Faculty were asked: ‘‘Does your theological tradition influence the following areas of your teaching?’’ in relation to five aspects of teaching. Three of these areas might be taken as resonating with the perspectival, worldview-oriented focus of much of the Christian scholarly literature, and the results in these areas seem to suggest that faculty have largely internalized the messages of that literature. 79 percent of faculty feel their theological tradition influences the ‘‘foundations, worldview, or narrative guiding the course,’’ 78 percent agree that it influences their ‘‘motivations for or attitude toward the class,’’ and 84 percent affirmed that it influenced their ‘‘ethical approach.’’ When the focus is on framing perspectives, then, roughly four out of five faculty affirm that their theological tradition plays a role in their approach (between 5% and 9% answered ‘‘don’t know,’’ and between 12% and 16% denied any influence).

The two remaining areas were ‘‘course objectives’’ and ‘‘teaching methods,’’ which move us more squarely into the realm of concrete pedagogical decision-making. 48 percent agreed that their theological tradition influenced their objectives (43% denied an influence), and 40 percent saw an influence on their teaching methods (an identical 40% denied an influence). Perhaps most tellingly, the 20 percent figure for ‘‘don’t know’’ in answer to the question about teaching methods is more than double any other area of uncertainty, with the ‘‘yes’’ and ‘‘no’’ responses evenly divided around it. It seems reasonable to conclude that among Christian academics there is a great deal more confidence in the possibility of relating faith to perspectives and philosophies than to pedagogical practices.

I think it is worth noticing the relationship between the contrasting responses. As noted above, the figures for the more perspectival questions suggest that the majority of faculty have internalized the emphasis on integrating faith and learning that has shaped and emerged from the Christian scholarship of recent decades. In other words, the results pertaining to teaching methods do not come from a sample of educators that has failed to engage with the existing project of connecting faith and learning. The same faculty that have by and large embraced the idea of integrating faith and learning at the level of worldview, vision, and ethics are the ones who show a clear majority that either sees no connection to teaching practices or does not know whether there might be such a thing.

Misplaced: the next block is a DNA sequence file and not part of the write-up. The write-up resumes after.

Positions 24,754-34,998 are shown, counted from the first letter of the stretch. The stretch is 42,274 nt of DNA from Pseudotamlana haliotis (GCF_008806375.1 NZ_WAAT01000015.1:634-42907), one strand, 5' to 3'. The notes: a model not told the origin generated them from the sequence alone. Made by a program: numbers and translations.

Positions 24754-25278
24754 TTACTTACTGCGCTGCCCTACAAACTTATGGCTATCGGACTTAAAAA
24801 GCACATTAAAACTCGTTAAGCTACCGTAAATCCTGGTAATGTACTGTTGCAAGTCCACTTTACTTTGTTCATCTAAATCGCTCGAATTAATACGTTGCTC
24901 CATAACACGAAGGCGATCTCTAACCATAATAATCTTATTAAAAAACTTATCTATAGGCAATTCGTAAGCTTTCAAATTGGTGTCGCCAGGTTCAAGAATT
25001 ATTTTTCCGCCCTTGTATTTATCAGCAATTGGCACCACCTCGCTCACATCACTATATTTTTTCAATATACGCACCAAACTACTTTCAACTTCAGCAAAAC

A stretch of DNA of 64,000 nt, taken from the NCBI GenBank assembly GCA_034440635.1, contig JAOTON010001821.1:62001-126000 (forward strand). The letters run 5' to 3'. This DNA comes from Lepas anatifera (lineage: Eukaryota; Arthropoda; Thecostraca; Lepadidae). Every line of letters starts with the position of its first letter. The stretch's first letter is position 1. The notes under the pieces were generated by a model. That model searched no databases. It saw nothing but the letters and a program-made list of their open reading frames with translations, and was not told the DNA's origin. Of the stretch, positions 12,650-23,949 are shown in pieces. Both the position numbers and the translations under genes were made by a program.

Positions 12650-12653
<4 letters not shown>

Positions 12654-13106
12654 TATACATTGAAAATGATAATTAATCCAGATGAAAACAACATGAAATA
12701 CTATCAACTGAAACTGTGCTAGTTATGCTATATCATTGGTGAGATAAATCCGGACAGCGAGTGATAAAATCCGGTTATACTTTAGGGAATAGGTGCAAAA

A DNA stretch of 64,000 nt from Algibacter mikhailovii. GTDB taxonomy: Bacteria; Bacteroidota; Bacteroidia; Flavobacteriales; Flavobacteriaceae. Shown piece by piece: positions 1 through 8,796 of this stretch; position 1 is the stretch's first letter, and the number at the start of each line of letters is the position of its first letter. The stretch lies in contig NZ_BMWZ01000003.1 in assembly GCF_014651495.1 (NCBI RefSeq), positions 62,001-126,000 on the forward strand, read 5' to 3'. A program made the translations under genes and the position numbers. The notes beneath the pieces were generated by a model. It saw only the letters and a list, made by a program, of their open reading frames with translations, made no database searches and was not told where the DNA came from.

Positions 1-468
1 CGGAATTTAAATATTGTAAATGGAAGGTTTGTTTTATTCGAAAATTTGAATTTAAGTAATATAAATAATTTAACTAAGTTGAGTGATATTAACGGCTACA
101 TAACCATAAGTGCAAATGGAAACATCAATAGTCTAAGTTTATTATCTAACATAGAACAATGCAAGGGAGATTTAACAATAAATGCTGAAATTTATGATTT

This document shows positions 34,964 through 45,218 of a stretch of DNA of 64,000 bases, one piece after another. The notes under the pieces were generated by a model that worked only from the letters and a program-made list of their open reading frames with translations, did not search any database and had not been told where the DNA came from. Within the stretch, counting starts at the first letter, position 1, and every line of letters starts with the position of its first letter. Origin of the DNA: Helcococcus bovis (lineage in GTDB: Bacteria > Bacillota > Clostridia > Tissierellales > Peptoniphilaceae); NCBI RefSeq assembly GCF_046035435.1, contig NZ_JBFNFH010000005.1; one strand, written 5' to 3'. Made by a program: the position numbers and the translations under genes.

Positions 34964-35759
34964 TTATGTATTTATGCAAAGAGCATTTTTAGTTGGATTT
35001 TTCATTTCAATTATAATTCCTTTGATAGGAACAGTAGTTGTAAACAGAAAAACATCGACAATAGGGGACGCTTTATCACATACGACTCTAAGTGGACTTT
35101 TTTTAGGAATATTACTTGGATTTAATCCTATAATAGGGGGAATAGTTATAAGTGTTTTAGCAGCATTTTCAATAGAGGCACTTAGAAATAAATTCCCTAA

There are various possible reasons for this, many of them well canvassed in the scholarship of teaching and learning literature, which has examined a number of factors that tend to undermine scholarly engagement with pedagogy (see, for example, Huber and Hutchings, 2005). I suggest that an additional factor worth considering is that the intellectual emphases and cognitive tools developed for the task of describing what a Christian practice of scholarship might look like philosophically and epistemologically are not well suited to fostering effective faith-informed engagement with the embodied practices of pedagogy. This has begun to change in recent years, with a growing focus on conversations about practices and pedagogical imagination, but the data from Alleman et al. (2016) suggest that there is a great deal of ground to make up with regard to Christian faculty’s perceptions of their task. I hope that, among the many valid and necessary scholarly projects in our field, this journal will serve as a venue that helps foster a specifically pedagogical conversation about Christianity and education.

References

Alleman NF, Glazer PL and Guthrie DS (2016) The integration of Christian theological traditions into the classroom: A survey of CCCU faculty. Christian Scholars Review 45(2): 103–124.

Huber MT and Hutchings P (2005) The advancement of learning: Building the teaching commons. San Francisco, CA: Jossey-Bass.

Smith DI, Um J and Beversluis CD (2014) The scholarship of teaching and learning in a Christian context. Christian Higher Education 13(1): 74–87.